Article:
Methodology/principal Findings: Statistical analyses and a phenomenological transmission model are applied to an extensive spatio-temporal dataset on cases of Plasmodium vivax in the city of Ahmedabad (Gujarat, India) that spans 12 years monthly at the level of wards. A spatial pattern in malaria incidence is described that is largely stationary in time for this parasite. Malaria risk is then shown to be associated with socioeconomic indicators and environmental parameters, temperature and humidity. In a more dynamical perspective, an Inhomogeneous Markov Chain Model is used to predict vivax malaria risk. Models that account for climate factors, socioeconomic level and population size show the highest predictive skill. A comparison to the transmission dynamics of falciparum malaria reinforces the conclusion that the spatio-temporal patterns of risk are strongly driven by extrinsic factors.

Conclusion/significance: Climate forcing and socio-economic heterogeneity act synergistically at local scales on the population dynamics of urban malaria in this city. The stationarity of malaria risk patterns provides a basis for more targeted intervention, such as vector control, based on transmission 'hotspots'. This is especially relevant for P. vivax, a more resilient parasite than P. falciparum, due to its ability to relapse and the operational shortcomings of delivering a "radical cure".
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http://dx.doi.org/10.1371/journal.pntd.0005155DOI Listing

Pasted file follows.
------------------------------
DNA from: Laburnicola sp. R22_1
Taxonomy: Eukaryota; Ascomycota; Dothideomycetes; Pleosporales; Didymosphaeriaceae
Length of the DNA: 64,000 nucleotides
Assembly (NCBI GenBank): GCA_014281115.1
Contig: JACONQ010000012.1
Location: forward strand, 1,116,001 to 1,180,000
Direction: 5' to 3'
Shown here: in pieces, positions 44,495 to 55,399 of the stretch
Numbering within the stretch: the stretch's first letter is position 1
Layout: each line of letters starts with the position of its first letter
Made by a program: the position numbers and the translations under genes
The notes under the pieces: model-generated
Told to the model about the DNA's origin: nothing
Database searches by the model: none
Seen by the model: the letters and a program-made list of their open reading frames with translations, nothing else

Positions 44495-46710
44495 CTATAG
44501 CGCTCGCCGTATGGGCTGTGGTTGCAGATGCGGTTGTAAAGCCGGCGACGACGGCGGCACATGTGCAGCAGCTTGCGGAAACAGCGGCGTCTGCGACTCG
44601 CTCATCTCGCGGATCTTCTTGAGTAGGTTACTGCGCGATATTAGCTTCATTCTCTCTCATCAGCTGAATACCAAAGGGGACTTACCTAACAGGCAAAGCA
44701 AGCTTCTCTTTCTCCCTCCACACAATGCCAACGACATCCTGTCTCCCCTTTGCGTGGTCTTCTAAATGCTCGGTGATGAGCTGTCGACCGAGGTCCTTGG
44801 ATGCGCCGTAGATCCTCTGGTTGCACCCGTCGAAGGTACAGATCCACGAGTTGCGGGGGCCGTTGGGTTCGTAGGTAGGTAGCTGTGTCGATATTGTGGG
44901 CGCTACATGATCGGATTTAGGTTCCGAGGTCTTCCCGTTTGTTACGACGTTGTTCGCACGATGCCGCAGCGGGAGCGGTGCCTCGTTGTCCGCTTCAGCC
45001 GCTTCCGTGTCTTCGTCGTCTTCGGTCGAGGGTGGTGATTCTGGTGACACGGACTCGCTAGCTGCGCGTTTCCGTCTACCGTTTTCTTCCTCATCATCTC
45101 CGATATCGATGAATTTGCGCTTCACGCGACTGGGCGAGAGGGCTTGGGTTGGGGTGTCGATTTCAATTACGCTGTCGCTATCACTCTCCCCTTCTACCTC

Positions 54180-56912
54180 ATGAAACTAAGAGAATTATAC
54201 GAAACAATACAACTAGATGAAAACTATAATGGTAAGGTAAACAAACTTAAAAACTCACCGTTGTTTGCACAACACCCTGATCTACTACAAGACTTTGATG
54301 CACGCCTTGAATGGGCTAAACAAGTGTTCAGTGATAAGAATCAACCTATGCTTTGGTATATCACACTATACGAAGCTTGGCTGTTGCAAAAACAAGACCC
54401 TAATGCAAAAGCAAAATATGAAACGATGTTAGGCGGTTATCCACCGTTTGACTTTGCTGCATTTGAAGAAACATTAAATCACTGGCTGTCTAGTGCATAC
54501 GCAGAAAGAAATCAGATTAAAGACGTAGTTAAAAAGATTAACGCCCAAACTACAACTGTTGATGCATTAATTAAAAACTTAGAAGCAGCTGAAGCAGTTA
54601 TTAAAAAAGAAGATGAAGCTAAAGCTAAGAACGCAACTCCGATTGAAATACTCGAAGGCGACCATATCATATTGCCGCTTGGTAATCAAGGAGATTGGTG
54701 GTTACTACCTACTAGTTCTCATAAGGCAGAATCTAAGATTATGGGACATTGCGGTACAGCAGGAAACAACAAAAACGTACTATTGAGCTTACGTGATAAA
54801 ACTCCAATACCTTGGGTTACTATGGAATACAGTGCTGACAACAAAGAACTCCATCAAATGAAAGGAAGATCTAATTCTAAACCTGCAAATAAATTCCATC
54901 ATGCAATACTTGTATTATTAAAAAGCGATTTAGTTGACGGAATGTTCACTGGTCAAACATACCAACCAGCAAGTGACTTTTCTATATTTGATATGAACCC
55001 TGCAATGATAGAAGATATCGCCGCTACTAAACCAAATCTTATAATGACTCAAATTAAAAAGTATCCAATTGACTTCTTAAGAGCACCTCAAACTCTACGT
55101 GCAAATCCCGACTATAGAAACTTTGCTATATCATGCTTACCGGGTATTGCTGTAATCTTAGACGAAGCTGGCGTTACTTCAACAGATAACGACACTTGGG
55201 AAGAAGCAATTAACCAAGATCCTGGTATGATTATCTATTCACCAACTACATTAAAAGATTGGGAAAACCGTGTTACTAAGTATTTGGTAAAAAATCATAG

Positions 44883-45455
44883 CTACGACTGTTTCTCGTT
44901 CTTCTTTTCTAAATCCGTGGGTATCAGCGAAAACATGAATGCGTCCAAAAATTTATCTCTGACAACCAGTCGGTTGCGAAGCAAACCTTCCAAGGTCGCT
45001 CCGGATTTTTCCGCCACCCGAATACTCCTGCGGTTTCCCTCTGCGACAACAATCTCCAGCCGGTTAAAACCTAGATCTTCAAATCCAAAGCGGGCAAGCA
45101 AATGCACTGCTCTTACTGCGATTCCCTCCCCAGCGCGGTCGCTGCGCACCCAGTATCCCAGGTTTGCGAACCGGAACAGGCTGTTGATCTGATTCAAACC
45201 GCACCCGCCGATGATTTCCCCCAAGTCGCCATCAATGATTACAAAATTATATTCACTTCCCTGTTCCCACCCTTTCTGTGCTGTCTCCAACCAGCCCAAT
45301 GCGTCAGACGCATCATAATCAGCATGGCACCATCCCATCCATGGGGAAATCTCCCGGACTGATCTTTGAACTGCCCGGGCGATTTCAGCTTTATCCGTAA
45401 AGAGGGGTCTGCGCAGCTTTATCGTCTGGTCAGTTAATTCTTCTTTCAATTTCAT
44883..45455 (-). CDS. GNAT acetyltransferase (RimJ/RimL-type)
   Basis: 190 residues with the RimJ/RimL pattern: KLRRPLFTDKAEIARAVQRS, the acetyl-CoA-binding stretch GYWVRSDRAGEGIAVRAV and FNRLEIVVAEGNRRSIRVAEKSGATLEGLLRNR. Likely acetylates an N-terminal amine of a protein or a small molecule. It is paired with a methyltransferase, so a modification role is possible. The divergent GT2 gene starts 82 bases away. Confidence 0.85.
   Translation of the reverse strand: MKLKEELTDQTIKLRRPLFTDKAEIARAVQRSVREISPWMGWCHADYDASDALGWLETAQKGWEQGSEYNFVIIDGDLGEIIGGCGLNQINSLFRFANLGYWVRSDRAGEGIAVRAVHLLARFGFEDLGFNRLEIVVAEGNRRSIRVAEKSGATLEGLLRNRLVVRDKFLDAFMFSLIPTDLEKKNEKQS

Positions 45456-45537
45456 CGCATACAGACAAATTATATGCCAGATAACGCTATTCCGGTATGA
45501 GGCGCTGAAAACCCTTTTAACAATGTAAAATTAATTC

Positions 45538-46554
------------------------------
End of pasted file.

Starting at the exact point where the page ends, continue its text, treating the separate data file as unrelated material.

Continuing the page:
http://www.ncbi.nlm.nih.gov/pmc/articles/PMC5131912PMC
December 2016

Climate forcing and infectious disease transmission in urban landscapes: integrating demographic and socioeconomic heterogeneity.

Ann N Y Acad Sci 2016 10 28;1382(1):44-55. Epub 2016 Sep 28.

Ecology and Evolution Department, University of Chicago, Chicago, Illinois.

Urbanization and climate change are the two major environmental challenges of the 21st century. The dramatic expansion of cities around the world creates new conditions for the spread, surveillance, and control of infectious diseases. In particular, urban growth generates pronounced spatial heterogeneity within cities, which can modulate the effect of climate factors at local spatial scales in large urban environments. Importantly, the interaction between environmental forcing and socioeconomic heterogeneity at local scales remains an open area in infectious disease dynamics, especially for urban landscapes of the developing world. A quantitative and conceptual framework on urban health with a focus on infectious diseases would benefit from integrating aspects of climate forcing, population density, and level of wealth. In this paper, we review what is known about these drivers acting independently and jointly on urban infectious diseases; we then outline elements that are missing and would contribute to building such a framework.
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http://dx.doi.org/10.1111/nyas.13229DOI Listing
October 2016